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/hįwćgõ/ `lately’
/įmągõ/ `here’
/kądyłgõ/ `in the corner’
`in winter’

Compound Stems :
These are partially or totally reduplicated primary derived stems. Total reduplication often serves as intensification.

/bśtył/ `sometimes’
/bśtyłbśtył/ `occasionally’
/bśbśtył/ `occasionally’
/bśge/ `sometimes’
/bśgebśge/ `often’
/bśbśge/ `often’
/byągõ/ `before’

`once upon a time, long ago’ 

Sentences as Adverbs :
Some syntactic constructions are commonly used in simple sentences as adverbials. The construction is of the type Int.Pron.Adj. be Neg.

/jya kįnįm ąym/ `mercilessly’
which mercy be-Neg


As a class, intensifiers contain all the words that modify an adjective or an adverb. The study of these words reveals no structural layers. The structure centers on stem morphemes and the morphological process that modifies stems to produce intensification.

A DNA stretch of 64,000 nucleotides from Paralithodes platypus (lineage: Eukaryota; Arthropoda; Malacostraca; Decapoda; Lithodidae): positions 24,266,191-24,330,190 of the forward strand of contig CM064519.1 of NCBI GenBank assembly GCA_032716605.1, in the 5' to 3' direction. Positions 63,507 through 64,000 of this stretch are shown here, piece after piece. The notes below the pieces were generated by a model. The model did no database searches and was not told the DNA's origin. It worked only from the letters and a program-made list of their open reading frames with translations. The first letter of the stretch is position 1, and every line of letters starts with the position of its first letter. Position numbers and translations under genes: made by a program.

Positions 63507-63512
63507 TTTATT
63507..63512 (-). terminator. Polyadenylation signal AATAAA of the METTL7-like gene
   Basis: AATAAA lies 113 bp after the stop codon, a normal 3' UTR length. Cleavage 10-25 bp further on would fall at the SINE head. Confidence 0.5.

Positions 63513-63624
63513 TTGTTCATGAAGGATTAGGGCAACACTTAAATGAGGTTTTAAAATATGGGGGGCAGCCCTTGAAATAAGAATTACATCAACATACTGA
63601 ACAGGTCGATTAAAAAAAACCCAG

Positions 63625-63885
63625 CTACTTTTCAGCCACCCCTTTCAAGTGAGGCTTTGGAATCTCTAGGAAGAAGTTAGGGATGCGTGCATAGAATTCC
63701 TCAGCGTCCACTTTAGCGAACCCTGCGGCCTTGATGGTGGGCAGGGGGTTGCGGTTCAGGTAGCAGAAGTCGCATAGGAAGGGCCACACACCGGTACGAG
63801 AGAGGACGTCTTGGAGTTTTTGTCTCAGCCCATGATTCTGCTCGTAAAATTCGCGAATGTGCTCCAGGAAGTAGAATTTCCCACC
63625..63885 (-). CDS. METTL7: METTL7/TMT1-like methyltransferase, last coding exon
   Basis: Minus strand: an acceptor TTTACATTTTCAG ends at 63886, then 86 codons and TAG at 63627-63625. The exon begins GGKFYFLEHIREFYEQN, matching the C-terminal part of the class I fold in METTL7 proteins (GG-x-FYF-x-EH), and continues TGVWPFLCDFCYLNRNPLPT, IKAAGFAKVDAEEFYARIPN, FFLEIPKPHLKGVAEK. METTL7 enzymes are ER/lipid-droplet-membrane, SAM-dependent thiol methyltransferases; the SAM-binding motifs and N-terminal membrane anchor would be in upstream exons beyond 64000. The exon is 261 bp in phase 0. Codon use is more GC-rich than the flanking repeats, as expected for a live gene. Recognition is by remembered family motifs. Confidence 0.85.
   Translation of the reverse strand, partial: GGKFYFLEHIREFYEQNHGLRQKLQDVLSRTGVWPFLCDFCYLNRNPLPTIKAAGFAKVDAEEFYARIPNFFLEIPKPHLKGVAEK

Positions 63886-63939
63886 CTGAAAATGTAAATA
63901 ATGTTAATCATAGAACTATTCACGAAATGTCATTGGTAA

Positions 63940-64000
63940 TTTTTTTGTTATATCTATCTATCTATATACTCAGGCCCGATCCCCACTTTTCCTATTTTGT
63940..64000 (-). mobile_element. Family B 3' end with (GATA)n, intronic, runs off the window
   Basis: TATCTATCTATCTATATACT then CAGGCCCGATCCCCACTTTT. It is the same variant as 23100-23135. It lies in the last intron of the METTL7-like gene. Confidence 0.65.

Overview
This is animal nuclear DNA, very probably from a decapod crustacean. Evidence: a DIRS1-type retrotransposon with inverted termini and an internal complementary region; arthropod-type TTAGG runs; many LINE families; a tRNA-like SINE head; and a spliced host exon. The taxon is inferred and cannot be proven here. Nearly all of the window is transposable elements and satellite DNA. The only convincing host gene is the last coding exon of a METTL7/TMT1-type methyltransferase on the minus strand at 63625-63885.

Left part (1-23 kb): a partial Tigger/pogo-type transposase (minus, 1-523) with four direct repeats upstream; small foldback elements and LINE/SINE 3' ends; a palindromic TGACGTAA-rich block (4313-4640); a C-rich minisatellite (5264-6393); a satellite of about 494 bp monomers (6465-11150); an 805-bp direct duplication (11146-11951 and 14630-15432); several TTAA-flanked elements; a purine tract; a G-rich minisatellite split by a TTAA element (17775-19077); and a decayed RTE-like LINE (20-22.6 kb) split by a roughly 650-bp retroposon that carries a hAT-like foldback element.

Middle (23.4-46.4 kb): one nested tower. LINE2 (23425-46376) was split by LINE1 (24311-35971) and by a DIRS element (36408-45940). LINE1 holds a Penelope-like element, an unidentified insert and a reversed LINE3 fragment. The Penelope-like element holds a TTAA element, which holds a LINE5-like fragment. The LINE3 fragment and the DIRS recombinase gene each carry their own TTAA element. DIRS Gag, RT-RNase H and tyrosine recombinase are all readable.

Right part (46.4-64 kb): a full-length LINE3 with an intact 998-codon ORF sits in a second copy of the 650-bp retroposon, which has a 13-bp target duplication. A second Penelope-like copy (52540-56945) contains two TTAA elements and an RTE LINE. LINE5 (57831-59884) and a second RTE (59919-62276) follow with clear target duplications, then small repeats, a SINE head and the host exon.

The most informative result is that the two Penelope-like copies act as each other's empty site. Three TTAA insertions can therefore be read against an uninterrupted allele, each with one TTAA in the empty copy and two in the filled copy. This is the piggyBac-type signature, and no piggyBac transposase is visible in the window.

Simple Stems :
These are monomorphemic stems with no analyzable inner structure. They always follow the adjectives and are adjective-specific, i.e., the selection of the intensifier depends upon the choice of the adjective.

/(z) haglima/ `very (cold)’
/(thayg) marayga/ `very (hot)’
/(thįyg) grag/ `very (pisonous)’
/(syap) kahlega/ `very (sweet)’
/(prą) mada/

`very (good)’


Reduplication :
The adjective and the adverb stems are often reduplicated to bring about intensification.


Adjectives are totally reduplicated.

/dra dra /

`very big’


Adverbs may be reduplicated totally or partially. In partial reduplication, it is often the adverbializer that is not repeated.

/byągõ/ `before’

`long ago once upon a time’





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